The U.S. foreign policy toward Pakistan under President Bush can be classified to have reflected a weak-con attitude up until the terrorist attacks on Washington D.C. and New York on September 11, 2001. Pakistan was subject to a variety of sanctions due to proliferation-, democracy-, and economy- concerns. In the aftermath of the terrorist attacks, the Bush administration moved from a conditionality focus on aid toward an approach that did not seem to condition U.S. support to Pakistan either on Pakistan’s performance in countering terrorism or Pakistan’s performance in the areas of civil liberties, respect for the rule of law or conduct of elections. The U.S. Congress gave President Bush authorities resembling a carte blanche, which in effect resulted in approximately U.S.$15 billion in foreign assistance to Pakistan between fiscal year 2002 and 2009 (including the Coalition Support Funds).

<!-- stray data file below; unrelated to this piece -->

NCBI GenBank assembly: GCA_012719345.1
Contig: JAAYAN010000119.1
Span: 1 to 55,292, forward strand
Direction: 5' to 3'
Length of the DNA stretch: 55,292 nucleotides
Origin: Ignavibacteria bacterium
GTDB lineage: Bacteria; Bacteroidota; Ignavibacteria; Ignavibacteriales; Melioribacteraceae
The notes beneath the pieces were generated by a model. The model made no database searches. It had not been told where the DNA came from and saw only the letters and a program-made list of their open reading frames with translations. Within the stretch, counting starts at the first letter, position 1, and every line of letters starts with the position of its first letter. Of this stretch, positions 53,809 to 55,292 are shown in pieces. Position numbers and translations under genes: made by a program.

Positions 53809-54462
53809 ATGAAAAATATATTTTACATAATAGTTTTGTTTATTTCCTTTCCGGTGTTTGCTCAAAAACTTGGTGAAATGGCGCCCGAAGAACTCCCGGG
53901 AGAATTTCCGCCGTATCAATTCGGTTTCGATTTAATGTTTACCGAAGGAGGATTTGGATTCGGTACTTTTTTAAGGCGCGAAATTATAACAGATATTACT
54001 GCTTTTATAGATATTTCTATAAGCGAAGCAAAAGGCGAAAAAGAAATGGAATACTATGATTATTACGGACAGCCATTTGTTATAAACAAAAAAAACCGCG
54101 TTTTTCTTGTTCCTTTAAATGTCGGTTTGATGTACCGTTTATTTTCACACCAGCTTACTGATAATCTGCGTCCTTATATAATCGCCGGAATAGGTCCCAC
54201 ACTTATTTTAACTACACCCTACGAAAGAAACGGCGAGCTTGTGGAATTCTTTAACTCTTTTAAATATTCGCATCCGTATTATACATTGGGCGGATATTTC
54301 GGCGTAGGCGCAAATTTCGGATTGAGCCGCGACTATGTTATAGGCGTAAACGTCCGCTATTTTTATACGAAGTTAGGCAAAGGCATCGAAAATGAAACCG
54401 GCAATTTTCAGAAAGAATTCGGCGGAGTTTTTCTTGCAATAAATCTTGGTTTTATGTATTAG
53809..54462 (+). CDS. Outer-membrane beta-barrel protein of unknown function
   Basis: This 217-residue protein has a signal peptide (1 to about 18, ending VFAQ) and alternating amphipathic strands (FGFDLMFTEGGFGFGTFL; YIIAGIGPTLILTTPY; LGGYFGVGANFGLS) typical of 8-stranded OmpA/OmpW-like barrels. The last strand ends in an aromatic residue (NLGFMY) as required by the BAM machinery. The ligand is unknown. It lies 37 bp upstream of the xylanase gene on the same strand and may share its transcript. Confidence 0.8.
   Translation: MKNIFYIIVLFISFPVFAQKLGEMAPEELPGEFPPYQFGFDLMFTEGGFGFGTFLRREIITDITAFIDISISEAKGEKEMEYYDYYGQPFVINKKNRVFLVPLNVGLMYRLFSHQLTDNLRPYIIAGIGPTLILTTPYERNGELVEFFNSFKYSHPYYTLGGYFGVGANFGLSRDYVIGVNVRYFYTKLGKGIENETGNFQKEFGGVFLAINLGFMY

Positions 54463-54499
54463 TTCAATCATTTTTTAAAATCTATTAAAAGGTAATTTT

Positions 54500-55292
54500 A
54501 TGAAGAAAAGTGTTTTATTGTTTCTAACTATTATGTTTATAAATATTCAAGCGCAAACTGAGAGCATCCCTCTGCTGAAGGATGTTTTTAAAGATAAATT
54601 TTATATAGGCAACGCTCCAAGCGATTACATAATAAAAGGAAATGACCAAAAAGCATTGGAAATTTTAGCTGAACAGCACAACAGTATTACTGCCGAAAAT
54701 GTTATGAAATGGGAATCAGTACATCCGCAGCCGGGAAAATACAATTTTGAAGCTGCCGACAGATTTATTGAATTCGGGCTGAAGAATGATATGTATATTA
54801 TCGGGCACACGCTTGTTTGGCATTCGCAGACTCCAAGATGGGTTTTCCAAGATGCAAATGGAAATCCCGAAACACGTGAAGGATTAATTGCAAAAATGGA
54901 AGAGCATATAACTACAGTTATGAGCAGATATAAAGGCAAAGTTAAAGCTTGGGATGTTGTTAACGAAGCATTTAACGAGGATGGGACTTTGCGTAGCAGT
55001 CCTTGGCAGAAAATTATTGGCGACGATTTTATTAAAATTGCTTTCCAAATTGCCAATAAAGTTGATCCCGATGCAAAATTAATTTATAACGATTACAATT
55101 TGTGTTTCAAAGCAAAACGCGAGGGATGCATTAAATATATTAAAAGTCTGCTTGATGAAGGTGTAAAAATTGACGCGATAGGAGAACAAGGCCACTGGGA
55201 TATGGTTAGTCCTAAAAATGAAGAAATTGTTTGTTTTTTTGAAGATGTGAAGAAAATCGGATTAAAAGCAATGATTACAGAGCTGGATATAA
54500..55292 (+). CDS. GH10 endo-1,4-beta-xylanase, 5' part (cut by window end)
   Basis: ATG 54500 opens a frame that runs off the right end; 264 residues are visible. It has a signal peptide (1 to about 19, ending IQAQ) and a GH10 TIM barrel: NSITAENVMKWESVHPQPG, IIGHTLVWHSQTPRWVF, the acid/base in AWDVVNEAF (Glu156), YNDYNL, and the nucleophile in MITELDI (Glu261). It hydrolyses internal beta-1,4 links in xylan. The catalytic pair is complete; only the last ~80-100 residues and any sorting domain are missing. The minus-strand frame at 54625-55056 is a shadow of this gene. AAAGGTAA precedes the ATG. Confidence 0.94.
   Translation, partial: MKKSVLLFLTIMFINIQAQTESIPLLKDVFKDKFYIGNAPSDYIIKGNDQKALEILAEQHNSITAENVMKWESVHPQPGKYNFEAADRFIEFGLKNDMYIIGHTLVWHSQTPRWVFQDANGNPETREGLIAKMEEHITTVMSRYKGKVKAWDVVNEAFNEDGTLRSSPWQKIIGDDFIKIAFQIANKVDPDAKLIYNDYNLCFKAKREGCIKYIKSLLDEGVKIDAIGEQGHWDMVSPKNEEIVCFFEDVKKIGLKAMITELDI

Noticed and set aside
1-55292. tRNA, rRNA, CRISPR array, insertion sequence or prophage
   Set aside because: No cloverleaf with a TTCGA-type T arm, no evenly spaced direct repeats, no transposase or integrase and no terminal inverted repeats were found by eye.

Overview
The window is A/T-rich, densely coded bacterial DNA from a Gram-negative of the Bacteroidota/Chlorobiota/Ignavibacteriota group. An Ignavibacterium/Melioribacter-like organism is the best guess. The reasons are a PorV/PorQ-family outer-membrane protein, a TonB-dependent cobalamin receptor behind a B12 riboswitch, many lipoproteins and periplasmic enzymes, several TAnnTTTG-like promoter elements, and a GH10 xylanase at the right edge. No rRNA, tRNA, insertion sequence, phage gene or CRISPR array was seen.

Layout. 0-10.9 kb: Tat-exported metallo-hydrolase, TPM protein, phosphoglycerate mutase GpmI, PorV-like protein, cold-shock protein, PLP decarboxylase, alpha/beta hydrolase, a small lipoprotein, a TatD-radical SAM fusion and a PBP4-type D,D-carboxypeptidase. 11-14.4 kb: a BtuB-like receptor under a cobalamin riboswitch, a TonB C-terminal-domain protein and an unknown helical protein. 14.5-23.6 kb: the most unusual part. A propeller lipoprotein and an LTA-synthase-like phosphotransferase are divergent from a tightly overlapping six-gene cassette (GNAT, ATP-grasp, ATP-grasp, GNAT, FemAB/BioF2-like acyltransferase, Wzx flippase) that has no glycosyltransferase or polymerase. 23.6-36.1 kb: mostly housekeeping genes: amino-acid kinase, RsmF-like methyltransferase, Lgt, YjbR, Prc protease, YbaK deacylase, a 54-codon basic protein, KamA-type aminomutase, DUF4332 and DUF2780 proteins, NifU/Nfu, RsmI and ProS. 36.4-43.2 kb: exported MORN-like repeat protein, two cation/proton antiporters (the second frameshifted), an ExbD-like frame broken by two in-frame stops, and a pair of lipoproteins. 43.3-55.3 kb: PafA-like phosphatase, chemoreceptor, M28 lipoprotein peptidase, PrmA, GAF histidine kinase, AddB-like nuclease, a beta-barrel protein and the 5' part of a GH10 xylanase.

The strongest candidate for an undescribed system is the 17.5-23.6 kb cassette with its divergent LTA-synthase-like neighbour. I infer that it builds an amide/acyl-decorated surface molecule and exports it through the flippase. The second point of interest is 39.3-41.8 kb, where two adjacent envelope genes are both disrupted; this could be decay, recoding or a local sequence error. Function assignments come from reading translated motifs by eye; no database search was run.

This study explores three hypotheses derived from realist-, liberal- and constructivist perspectives in the study of International Relations and Foreign Policy, in order to explain the strong-pro attitude of the U.S. foreign policy toward Pakistan in the wake of September 11. Based on interviews with U.S. and Pakistani officials and policy analysts, in addition to studies of official documents, news articles and reports from various sources; I argue that security interests motivated the U.S. foreign policy toward Pakistan under President Bush. Short-term security concerns seem to have topped the political agenda and received priority above the stated idealist agenda of spreading liberal values like economic and political freedom. The strategic significance of the Afghan-Pakistani border and the U.S. need for supply lines for its operations in Afghanistan served as necessary factors for the Bush administration’s policy toward Pakistan, and perhaps even sufficient factors to explain the policy shift from a weak-con attitude to a strong¬-pro- attitude in the after math of September 11, 2001.